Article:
A piece of mine “The Kamakura Red PEONY Vase” is accepted at the Jingdezhen International Ceramic Fair and send there by Guangzhen “Po” Zhou, who is born in Shanghai China in 1953, is a ceramic artist and writer, director of the Chinese Ceramic Art Council, USA, owner of the Clayground, a ceramic school in San Jose, California, and special reporter of “Ceramic Art” magazine in Taiwan.
In the newsletter of “Chinese Clay Art” Guangzhen Zhou wrote the following news about the Jingdezhen International Ceramic Fair:
“We have shipped about twenty pieces to Jingdezhen for the International Ceramic Art Exhibition at Jingdezhen International Ceramic Fair, the artists’ name list is: Sandy Kinzie, Clark Edelstein, Bill Geisinger, Joseph Battiato, Jan Schachter, Hsin- Chuen Lin, Jeff Margolin, Barbara Brown, Encka Clark Shaw, Alfred P. Spivack, Swanica Lightenberg, Mia Ishiguro, Marc Barr, Peter A Davis, Steve Hilton, Antonia “Tuppy” Lawson, Bob Pool, Tom Decker, Marnia Johnston and Don Ryan. Most of these artworks have been donated to Jingdezhen Ceramic Art Museum. Thanks to everyone who has been supporting this exhibition!”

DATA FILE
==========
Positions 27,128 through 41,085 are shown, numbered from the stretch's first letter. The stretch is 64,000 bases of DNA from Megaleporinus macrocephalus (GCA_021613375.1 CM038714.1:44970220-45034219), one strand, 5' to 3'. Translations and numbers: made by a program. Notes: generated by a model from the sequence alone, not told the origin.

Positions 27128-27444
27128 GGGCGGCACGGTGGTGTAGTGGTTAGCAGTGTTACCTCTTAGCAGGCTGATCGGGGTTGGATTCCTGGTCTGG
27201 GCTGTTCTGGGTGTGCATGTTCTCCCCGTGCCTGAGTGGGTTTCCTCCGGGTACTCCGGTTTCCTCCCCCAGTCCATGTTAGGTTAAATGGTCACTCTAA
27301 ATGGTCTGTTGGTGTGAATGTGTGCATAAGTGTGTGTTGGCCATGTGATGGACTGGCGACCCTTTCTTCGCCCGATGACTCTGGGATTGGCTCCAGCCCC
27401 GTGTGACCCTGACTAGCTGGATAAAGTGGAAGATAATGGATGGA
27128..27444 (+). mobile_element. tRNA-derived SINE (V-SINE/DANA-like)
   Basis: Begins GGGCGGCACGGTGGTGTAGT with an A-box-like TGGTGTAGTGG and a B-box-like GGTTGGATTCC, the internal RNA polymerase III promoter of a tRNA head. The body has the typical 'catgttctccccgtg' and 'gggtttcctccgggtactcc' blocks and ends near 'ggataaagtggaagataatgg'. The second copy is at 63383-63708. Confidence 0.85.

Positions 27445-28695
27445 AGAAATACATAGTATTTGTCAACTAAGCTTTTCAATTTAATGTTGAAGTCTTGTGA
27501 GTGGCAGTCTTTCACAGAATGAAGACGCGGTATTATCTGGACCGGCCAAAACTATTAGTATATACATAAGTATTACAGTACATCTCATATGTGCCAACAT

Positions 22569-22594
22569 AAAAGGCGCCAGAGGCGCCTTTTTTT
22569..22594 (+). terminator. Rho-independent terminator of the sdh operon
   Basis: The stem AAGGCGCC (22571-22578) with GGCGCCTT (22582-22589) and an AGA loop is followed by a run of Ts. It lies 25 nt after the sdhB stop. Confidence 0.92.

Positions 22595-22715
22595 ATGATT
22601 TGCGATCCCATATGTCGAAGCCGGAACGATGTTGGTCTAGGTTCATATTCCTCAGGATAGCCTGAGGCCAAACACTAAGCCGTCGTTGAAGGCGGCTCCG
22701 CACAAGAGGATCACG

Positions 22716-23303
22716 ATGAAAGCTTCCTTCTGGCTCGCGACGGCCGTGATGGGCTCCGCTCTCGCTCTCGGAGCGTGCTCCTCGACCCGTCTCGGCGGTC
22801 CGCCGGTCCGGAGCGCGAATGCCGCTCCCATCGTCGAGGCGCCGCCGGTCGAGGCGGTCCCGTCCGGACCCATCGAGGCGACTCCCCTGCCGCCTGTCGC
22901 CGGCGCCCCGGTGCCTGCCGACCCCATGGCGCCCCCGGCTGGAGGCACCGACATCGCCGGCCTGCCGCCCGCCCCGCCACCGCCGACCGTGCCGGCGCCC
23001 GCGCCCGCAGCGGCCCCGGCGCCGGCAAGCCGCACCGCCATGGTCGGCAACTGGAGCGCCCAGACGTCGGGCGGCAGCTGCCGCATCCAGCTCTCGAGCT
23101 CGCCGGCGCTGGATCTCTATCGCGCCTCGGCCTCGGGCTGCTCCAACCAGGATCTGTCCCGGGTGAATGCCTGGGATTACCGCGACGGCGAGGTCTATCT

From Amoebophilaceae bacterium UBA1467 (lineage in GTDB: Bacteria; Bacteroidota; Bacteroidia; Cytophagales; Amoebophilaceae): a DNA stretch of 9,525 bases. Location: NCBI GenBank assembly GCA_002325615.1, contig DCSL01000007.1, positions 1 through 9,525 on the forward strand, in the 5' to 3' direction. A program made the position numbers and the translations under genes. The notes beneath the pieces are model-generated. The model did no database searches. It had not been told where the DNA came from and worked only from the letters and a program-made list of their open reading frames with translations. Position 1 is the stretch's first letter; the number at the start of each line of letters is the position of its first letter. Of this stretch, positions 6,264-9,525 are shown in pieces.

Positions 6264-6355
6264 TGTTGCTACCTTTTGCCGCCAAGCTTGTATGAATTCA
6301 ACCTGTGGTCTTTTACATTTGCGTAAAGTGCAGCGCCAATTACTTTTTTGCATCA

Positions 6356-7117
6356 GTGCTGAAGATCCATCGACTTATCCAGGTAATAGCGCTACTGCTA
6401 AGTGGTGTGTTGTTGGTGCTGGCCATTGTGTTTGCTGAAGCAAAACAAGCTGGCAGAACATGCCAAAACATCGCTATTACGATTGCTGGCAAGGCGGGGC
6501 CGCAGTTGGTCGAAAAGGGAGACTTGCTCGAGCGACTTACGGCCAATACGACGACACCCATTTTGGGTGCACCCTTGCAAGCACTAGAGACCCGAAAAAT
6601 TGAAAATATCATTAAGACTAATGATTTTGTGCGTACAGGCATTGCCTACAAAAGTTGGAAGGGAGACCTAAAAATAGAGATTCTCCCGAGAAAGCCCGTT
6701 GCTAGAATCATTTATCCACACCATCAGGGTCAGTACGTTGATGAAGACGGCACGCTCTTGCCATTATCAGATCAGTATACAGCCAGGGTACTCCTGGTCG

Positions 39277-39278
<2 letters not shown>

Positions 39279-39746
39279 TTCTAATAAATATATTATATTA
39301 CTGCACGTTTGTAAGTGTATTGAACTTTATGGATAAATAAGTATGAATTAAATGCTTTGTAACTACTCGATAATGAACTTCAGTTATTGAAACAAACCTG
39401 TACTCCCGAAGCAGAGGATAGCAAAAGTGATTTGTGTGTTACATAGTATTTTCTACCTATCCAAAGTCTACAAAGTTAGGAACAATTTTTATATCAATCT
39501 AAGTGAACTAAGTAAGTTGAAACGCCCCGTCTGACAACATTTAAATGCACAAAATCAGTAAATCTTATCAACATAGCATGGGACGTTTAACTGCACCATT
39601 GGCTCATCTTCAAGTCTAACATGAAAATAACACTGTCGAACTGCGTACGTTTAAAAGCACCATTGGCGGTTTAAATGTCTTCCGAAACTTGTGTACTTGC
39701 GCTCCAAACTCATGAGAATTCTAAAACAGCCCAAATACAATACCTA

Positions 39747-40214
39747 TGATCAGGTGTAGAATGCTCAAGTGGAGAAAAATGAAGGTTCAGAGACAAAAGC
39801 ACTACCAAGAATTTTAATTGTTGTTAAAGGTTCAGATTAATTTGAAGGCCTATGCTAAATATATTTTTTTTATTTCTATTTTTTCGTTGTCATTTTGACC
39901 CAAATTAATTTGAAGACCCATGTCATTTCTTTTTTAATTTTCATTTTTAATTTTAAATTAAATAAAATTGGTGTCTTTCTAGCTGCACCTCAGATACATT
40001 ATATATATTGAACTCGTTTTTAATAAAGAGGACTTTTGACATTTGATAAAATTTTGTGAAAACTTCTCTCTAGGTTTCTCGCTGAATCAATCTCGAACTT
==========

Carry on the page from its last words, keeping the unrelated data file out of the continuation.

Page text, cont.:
Today, I finally visited the Kamakura Treasure Museum.
It is situated on the Tsurugaoka Hachimangu Shrine grounds in a beautiful setting surrounded by lots of trees and of course, the autumn colors were astounding, especially the yellow from the Gingko tree.